Another death certificate for the emerging church

So the Wall Street Journal has proclaimed that Emerging Church has fizzled out. Brett McCracken has declared it a hipster trend and we’re moving on, because the hipsters were never about Jesus.

I don’t really want to talk about whether it’s dead or not. I don’t know. I know a lot of intelligent people who are still involved, and I think that it will have a huge impact on American religion for many years to come. My sense is that what died was “emerging” as an evangelical re-branding effort. The evangelical movement could not control the Gen Xers, so they will declare them dead. But the people who were writing interesting things are still writing. Those reeling from the after-effects of evangelicalism have not gone away. People who struggle to respond faithfully to postmodernism have not gone away. Whatever is happening, it’s clear that a transition is occurring and there are things that we can learn right now.

I say “we” with discomfort. I have felt shut out of the “Emergent” movement. I am a pastor in a historic, intergenerational congregation with traditional liturgy. A few years ago, when I asked an Emergent writer and leader if there was room for me, if the conversation could be about both/and (both innovation and tradition), he told me clearly and emphatically, “No.” Denominations were going to die at any moment, and I was holding onto a lumbering dinosaur. I was not part of a denominational church so that I could live out the fullness of my calling in a community of faith, but in order to gain power for myself.

As someone who grew up in a church that systematically oppressed women, who was constantly told that my calling into ministry was a sin and the only reason I felt a longing to minister was because I could not accept my God-given role of submission, and I was all about power, the soundtrack sounded the same…even though the intent was different. I feared that people in the movement did not understand the difference between abusive power and spiritual empowerment. I bolted.

(And, yes, for anyone who doesn’t believe me, I’ll be happy to give anyone the name, place, date and precise time of the conversation. I will email it to you though. I won’t do it publicly. But, remember, if you keep questioning the validity of people who complain because your experience has been different, then you just might be contributing to the problem.)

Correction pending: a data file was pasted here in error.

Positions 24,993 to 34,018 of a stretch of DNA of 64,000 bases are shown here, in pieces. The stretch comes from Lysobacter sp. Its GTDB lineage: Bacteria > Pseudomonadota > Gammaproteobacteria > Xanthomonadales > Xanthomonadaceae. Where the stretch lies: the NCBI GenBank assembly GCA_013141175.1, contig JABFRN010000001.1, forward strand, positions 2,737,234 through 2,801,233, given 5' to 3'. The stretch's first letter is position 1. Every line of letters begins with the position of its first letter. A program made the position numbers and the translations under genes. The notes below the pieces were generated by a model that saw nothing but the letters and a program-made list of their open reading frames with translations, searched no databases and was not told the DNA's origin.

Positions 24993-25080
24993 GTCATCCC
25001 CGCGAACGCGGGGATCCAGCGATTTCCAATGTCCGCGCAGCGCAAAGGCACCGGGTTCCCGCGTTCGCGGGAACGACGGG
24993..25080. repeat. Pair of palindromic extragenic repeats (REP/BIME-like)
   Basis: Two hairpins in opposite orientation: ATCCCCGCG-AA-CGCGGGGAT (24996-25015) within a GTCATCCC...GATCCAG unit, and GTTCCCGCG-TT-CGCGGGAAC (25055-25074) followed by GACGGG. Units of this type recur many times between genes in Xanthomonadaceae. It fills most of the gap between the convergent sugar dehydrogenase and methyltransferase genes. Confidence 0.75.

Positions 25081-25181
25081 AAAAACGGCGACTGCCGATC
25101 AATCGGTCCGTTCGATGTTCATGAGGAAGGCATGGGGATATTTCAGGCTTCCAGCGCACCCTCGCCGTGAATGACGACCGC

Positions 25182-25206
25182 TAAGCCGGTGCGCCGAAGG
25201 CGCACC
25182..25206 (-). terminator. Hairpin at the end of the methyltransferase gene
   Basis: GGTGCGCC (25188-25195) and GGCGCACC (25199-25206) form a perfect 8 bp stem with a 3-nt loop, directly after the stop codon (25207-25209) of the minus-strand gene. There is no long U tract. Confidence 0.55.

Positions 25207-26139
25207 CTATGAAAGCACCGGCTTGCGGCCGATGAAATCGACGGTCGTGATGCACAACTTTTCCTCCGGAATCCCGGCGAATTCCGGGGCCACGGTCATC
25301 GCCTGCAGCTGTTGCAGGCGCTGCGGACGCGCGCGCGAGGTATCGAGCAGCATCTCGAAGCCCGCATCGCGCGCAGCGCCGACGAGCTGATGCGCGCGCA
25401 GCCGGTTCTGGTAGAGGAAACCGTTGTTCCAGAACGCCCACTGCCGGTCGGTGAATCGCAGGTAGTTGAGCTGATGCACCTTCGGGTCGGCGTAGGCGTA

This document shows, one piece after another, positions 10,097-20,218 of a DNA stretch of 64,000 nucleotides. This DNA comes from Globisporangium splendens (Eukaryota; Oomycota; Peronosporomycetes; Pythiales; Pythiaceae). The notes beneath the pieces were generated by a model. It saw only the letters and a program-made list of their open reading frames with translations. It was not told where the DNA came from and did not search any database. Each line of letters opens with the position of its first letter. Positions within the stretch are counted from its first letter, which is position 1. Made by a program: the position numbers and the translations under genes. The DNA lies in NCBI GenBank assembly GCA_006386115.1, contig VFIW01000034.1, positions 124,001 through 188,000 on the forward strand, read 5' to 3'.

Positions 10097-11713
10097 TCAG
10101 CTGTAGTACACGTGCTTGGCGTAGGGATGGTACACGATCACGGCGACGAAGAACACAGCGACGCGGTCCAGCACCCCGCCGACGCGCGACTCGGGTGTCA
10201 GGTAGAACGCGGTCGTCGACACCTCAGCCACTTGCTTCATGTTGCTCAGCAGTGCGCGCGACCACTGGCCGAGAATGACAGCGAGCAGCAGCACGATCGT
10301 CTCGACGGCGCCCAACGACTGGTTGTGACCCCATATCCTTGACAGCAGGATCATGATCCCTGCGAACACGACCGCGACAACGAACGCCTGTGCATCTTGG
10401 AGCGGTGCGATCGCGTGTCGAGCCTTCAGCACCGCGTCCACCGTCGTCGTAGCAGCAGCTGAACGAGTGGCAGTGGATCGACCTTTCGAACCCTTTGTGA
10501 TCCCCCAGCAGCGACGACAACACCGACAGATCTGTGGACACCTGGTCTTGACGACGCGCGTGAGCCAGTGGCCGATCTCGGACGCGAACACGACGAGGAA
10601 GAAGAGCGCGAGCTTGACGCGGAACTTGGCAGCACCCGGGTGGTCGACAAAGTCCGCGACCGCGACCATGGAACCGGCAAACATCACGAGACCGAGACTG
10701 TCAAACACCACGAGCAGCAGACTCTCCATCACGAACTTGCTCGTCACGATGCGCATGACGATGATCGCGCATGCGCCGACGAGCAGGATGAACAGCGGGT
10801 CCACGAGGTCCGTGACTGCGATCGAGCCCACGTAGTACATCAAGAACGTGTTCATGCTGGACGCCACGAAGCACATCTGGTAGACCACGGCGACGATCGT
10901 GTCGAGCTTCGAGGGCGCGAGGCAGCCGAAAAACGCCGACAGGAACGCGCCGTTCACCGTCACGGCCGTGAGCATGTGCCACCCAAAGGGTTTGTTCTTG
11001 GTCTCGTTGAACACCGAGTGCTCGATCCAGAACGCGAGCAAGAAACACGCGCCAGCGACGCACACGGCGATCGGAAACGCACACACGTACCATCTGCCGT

Many people wonder why I often make a distinction that I am not a part of the capital “E” “Emergent” movement, even though I write about being faithful in the midst of postmodernism and cultural shifts. Not to mention the fact that I dearly love many who are in the heart of the movement. It’s because that was one of many conversations that I’ve had. In spite of this, I have found friends among the loyal radicals—those who are in the midst of denominations, understand the shifts in culture, and are working to respond faithfully to them.

The Emergent movement might be dead. Denominations might die. But God’s not dead. I guess the question is, what we can learn in all this? How can we retool? How can we keep being the hands and feet of Christ in the midst of the shifts and changes? What is God calling us to become? Here are a couple of things that I have learned from this larger conversation.

First, we need each other. We need the tradition and wisdom of the generations who have come before us. We need the Boomers and the Builders. And we need the church movements of the past. We need the wisdom that comes from church structures and we need the passion that breeds in the postevangelical movement. There is no way that we can shut out all evangelicals and all denominational Christians and expect that a movement will survive.

Second, we will need to be kind with each other when it comes to financial security. Often times, in our new church movements, we can heap shame on each other for not starting new churches, or guilt one another for not giving everything up and living with the poor. If a person receives a pension then she’s a sell-out. If he receives book royalties then he’s a sell-out. Shoot… if a person runs ads on her blog and gets a monthly check for $1.27, she’s a sell-out. If he blogs for Beliefnet, he’s a sell-out.

If we continue this sort of hardcore attitude, it may be difficult for us to sustain in the long run. Many of us have families. We have student loans and mortgage payments. We love Jesus, but our kids need backpacks to go back to school. Many of us hope that we will not be eating dog food when we retire. We will keep having difficulty planting churches and working for social justice if we don’t have some realization that sometimes we need money. Our ministries need money. That doesn’t make us greedy capitalists. That doesn’t make us all about power. It’s just reality.

Third (and I have been clumsy as I’ve talked about this in the past, but I still think there’s more to say), when people complain that they are being left out (women, LGBTs, different ethnicities), there has been an assumption in the Emergent movement that there is no power structure, so there is no way that people can be left out.

It’s important to understand when we have power. And it’s vital that we use it to empower others in their ministries. If we want a diverse conversation, we will need to make sure that it happens. There are many people who have been historically left out of church leadership. Some have been ill-treated blatantly or discreetly. As a result, they just don’t have sharp elbows. They will not push themselves up to the table and make a place with ease. Those of us who are people of privilege will need to understand this. We will need to keep making spaces and extending invitations.

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